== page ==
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Anti-corruption and people's engagement: The Bangabandhu way?

Anti-corruption and people's engagement: The Bangabandhu way?


On December 9, 2003, the United Nations Convention against Corruption (UNCAC) was opened for signature by member states of the UN. To commemorate this occasion, and to create greater awareness, participation and commitment of governments and peoples to combat corruption around the world, December 9 was declared as International Anti-Corruption Day (IACD).

The Convention subsequently came into force in 2005, with 164 states including Bangladesh as parties to it. IACD has been observed by Transparency International Bangladesh (TIB) from 2004 when demand for Bangladesh's ratification of the Convention was first raised. Bangladesh acceded to UNCAC in 2007.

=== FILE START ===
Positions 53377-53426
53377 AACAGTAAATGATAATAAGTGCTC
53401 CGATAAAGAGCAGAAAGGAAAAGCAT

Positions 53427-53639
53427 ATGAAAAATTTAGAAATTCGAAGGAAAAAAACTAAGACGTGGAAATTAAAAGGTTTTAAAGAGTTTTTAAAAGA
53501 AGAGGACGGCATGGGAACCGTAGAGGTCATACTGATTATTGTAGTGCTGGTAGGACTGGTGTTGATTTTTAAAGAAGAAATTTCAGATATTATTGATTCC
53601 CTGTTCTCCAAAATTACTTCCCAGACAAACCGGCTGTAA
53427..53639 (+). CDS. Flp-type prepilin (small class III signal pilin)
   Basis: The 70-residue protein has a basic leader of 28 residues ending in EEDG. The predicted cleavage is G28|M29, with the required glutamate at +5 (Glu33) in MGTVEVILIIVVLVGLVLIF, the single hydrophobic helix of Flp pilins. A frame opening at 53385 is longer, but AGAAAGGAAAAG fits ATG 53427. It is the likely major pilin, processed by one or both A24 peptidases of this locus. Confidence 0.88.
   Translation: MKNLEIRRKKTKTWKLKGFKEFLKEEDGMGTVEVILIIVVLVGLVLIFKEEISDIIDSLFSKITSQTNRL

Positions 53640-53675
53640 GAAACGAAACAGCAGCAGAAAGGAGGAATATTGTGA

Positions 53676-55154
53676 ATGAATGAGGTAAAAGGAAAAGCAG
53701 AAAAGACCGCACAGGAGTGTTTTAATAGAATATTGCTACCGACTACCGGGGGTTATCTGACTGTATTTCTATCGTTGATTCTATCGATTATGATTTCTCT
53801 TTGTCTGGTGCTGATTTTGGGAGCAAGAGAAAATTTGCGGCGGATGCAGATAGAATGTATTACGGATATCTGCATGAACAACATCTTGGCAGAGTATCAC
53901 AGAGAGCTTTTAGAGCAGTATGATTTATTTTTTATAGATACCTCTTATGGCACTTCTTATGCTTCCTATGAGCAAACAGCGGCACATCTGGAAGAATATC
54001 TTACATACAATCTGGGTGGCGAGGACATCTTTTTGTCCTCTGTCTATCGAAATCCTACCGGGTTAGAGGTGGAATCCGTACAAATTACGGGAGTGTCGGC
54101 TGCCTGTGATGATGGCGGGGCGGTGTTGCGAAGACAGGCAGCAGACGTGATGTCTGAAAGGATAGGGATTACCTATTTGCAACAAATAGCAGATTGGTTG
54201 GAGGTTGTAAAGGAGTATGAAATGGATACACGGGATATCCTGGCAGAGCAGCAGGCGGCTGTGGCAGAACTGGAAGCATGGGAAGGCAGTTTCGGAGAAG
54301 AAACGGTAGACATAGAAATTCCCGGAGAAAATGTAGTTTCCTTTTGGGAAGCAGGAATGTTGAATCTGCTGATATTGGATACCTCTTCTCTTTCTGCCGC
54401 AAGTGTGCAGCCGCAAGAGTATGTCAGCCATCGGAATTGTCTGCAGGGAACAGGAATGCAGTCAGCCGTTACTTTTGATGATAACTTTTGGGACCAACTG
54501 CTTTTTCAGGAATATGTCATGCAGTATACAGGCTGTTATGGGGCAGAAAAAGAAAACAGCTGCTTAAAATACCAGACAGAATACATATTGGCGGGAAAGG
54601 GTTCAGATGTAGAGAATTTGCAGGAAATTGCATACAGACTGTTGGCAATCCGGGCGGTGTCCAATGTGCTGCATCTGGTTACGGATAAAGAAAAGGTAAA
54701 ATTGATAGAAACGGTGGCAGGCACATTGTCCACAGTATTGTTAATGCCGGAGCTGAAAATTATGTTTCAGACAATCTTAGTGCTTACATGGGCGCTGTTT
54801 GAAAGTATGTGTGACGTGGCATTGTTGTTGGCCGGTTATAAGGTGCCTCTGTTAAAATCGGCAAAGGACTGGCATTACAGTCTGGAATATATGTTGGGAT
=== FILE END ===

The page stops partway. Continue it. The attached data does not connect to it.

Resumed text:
Soon after coming to power the present government adopted an implementation plan of the Convention. In 2011 Bangladesh also underwent a review of implementation for which the government also cooperated with peer countries (Iran and Paraguay) and TIB for a parallel review.

These can be viewed as examples of the realisation by the government that corruption is a key national challenge, and that to confront it institutional and policy environment must be created consistent with UNCAC commitments. This also reflects the expectations of everyone who shares a vision of Bangladesh in which government, politics, business, civil society and daily lives of the people would be free of corruption.